As the Twins begin to evaluate their options in how to tred the upcoming trade deadline, one of their more valuable trade chips lives in murkier waters than the others. Kurt Suzuki, in the midst of a career year at age 30, is a player that the Twins are interested in keeping around. Except the two sides aren't close on terms.
According to two people with direct knowledge, the Twins and Dan Lozano, Suzuki's agent, had exploratory talks about extending the catcher's expiring contract. Establishing fair contract parameters, however, appears to be a challenge as the July 31 non-waiver trade deadline approaches.
It's a difficult situation for the Twins and for Suzuki. From Minnesota's perspective, extending a 30-year old catcher who has never been better than he is right now means buying high, and considering the player's floor - or even just his career averages as a base line - that's a risky proposition. Suzuki, meanwhile, obviously wants to get paid as much as possible based off of a good year. And who can blame him? Every player wants a new contract when they're producing at their peak.
Ryan Hanigan, a catcher for Tampa Bay, signed a three-year extension in March of 2013. Hanigan, then 32, is a career .257/.354/.342 hitter, and his three-year extension is worth $10.75 million dollars. Suzuki, two years younger than Hanigan in the year of a potential extension, is a .258/.315/.377 hitter in his career. Which means the two players are within .003 OPS points of each other. We may not have a better comp than that.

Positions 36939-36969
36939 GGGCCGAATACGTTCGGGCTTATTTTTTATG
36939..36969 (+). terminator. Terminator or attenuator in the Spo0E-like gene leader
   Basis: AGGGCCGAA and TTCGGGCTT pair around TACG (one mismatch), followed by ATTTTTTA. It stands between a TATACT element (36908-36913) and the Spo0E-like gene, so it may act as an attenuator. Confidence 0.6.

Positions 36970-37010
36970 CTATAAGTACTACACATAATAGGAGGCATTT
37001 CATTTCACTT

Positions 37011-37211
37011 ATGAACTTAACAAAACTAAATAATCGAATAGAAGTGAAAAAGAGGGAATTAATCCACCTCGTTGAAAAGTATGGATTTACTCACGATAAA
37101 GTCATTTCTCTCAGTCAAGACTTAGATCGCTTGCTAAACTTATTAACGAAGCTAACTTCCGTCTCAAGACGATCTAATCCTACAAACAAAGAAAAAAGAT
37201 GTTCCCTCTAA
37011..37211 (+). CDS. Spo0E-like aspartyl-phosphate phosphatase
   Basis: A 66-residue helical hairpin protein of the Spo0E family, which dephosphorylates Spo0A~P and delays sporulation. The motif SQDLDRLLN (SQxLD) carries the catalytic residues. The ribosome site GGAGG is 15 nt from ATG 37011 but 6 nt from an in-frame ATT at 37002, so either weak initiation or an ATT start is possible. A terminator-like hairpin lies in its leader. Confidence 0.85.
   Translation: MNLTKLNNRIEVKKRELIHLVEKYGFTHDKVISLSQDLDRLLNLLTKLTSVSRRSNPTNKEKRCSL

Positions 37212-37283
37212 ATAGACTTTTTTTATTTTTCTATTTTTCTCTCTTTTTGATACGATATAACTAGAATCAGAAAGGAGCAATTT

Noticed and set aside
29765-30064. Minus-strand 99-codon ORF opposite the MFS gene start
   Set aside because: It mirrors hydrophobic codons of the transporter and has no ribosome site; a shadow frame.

Chris Iannetta, in May of 2012, signed a three-year extension with the Angels after being traded to Los Angeles by Colorado. He was in his age-29 season, is a better hitter, and came away with a three-year, $15.55 million dollar contract. Jeff Mathis, meanwhile, is a worse hitter than Suzuki, and in his age-29 season of 2012 signed a two-year, $3 million dollar deal.
It's reasonable to think that Suzuki's camp wants a longer contract and more money per season. Based off of the above, can we determine what's fair? Just using Hanigan as an example, it's reasonable to expect that Suzuki's agent, Dan Lozano, is in the same ballpark. I'd be surprised if the Twins were interested in anything longer than a two-year extension. In either case, $4 million per season seems fair. If the Twins are coming in much lower or if Lozano is coming in much higher, it's easy to see why the two sides wouldn't be matching up.
Still, this isn't a 25-year old catcher with potentially multiple All-Star appearances on the horizon. The money can only go so far in either direction. If both sides want something to get done, there's no reason why it won't. The only question is: would it be the right move for the Twins to make?